Written by Leslie Hill
It’s Saturday, Feb. 26, and this is 17-year-old Morgan Vice’s day:
Sing a song
But at her basketball game, things start to derail. “Too much game,” Morgan insists over and over after she plops down on the bleachers. Her mother, Tammy, digs in her purse for a crumpled yellow sticky note and writes the schedule down again, adding a new item to hopefully improve Morgan’s mood – ice cream.
Hearing that, Morgan immediately interjects, “Too much shopping!”
Tammy laughs. “She thinks we’ll have to go buy the ice cream.” She clarifies the item to ice cream restaurant.
“We learned to write it down for her. So many things are out of her control, and it lets her understand what is next,” Tammy said. “The schedule is so important, but then we can get dependent on it and if the littlest thing changes, it can blow our world.”
“But that’s autism.”
Under-identified and misdiagnosed
At its simplest, autism is a neurogenetic disorder that affects communication and behavior. But anyone who knows a child with autism will attest that it is so much more complex than that.
“We say often that if you’ve seen one individual with autism, you’ve seen one individual with autism,” said Zachary Warren, Ph.D., director of the Treatment and Research Institute for Autism Spectrum Disorders (TRIAD) at the Vanderbilt Kennedy Center. “All children with autism share difficulties regarding social interaction, communication and language, and behavior, but they vary widely in their individual abilities and challenges.”
Currently, Autism Spectrum Disorder (ASD) is an umbrella term that encompasses several different syndromes, the most common of which are Autistic disorder, Asperger’s syndrome and Pervasive Developmental Disorder – Not Otherwise Specified (PDD-NOS). Children with ASD are thought to fall at different points of the “spectrum” depending on the severity of their symptoms.
When autism was first described in 1943, it was considered very rare – about one in 10,000 – and virtually untreatable. The Centers for Disease Control and Prevention now estimates that one in 110 children in the United States has autism.
Warren attributes the increase in diagnosis to better awareness, changing criteria and factors that the scientific community does not fully understand.
“It wasn’t until 1994 that we commonly used specific diagnostic categories like PDD-NOS and Asperger’s disorder,” he said. “Prior to that, clinicians used a much narrower definition of autism. That does not mean individuals with ASD did not exist before, but they were much more likely to have been classified in another way.”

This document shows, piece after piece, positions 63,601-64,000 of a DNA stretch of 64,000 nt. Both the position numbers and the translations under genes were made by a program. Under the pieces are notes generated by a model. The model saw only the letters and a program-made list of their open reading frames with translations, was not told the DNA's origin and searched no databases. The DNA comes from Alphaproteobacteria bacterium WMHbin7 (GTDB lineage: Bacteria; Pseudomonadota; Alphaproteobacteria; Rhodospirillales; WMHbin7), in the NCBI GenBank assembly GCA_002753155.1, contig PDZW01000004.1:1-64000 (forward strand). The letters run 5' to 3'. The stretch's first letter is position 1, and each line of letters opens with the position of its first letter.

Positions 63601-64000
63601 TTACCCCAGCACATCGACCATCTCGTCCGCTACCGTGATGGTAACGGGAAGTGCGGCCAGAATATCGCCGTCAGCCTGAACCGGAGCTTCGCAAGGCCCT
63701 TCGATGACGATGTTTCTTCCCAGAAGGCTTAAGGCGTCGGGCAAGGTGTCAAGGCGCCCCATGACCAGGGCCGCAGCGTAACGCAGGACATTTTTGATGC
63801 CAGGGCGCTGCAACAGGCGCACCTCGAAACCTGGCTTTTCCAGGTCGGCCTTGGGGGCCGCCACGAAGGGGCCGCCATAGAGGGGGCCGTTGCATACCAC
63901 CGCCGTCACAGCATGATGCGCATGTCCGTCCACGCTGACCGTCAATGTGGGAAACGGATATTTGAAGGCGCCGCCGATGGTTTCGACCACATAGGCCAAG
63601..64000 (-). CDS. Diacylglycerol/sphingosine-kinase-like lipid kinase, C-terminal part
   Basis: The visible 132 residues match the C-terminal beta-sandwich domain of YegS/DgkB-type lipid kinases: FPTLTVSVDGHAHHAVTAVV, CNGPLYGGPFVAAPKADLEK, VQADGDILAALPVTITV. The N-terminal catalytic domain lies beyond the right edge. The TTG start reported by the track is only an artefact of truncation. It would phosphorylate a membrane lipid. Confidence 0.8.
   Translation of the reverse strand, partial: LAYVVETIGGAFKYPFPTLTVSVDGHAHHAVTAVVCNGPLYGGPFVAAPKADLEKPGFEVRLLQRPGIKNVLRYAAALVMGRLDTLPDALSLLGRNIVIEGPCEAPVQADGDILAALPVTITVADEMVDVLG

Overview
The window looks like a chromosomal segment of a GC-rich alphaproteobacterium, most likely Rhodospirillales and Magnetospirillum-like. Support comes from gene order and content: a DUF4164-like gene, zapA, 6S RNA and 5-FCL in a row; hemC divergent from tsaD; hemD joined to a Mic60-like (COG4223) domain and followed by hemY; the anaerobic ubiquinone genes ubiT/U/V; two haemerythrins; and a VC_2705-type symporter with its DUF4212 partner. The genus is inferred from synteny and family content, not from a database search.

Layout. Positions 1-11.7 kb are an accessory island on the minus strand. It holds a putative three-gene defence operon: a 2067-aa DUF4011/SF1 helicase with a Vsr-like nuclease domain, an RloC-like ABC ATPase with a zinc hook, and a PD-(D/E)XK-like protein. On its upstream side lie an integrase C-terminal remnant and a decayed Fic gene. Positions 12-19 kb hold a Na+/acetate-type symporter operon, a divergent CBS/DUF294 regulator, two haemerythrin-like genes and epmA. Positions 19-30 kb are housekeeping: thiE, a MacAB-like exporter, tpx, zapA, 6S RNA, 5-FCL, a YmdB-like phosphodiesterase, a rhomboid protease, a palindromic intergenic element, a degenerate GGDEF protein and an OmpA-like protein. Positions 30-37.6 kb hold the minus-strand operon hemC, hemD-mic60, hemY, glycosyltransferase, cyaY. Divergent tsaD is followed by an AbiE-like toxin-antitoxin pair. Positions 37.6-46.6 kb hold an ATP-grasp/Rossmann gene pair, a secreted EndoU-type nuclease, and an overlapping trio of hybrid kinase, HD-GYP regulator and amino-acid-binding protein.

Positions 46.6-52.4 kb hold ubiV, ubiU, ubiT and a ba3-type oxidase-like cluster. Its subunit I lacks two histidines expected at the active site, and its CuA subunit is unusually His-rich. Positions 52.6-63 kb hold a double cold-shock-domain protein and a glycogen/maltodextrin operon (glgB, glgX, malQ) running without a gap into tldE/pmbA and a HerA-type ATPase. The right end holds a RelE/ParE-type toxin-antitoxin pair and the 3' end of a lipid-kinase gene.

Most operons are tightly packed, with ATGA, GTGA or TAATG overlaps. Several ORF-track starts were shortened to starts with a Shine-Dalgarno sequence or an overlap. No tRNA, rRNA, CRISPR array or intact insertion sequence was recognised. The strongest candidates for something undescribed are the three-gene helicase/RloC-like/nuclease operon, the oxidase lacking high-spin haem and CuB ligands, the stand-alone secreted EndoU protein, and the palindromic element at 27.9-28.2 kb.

But many instances of autism are still under-identified and misdiagnosed.
“It’s hard because there is no genetic test or specific biomarker that can tell us an individual has autism. It is determined by clinical observation and information gathering and those methods can vary widely. Where we draw the line in terms of impairment impacts the number of individuals we identify as having autism.”
For the Vice family, Morgan’s autism diagnosis came at a time when autism wasn’t well known or well diagnosed.
Tammy and Rudy had been married for 10 years, their first daughter, Allison, was 8, and Morgan was celebrating her second birthday. They were living in Mobile, Ala., and had just built a brand new home.
“We were excited about the future and the possibilities,” Rudy recalled.
Morgan had been a typical toddler, into everything, always trying to engage her family and even speaking in four-five word sentences. But suddenly it seemed like she had retreated into a shell.
“We had just finished the house, and I spent well over an hour in her new room with her just trying to get her to make eye contact or do something to show me I was getting through to her,” Rudy said.
After months of visits with seven different physicians, genetic testing and a misdiagnosis of intellectual disability, a pediatric neurologist finally said it was autism.
“The worst time was not knowing,” Tammy said. “Some parents don’t like for their child to have the label, but I wanted to know what we were dealing with.”
They now had a diagnosis, but treatment programs were scarce in Mobile. Tammy, a songwriter, had been traveling to Nashville for work and heard about Vanderbilt through colleagues. She knew that to get Morgan the services she deserved, the family would have to move north.
Scratching the surface
The specific causes of autism are largely unknown and heavily debated, but strong evidence shows the disorder has genetic roots.
Autism occurs in about 1 percent of the population, but much more frequently in people who share genetic material. Siblings have an autism diagnosis 10 percent – 20 percent of the time, and identical twins, who have the exact same genetic material, share a diagnosis 60 percent – 95 percent of the time.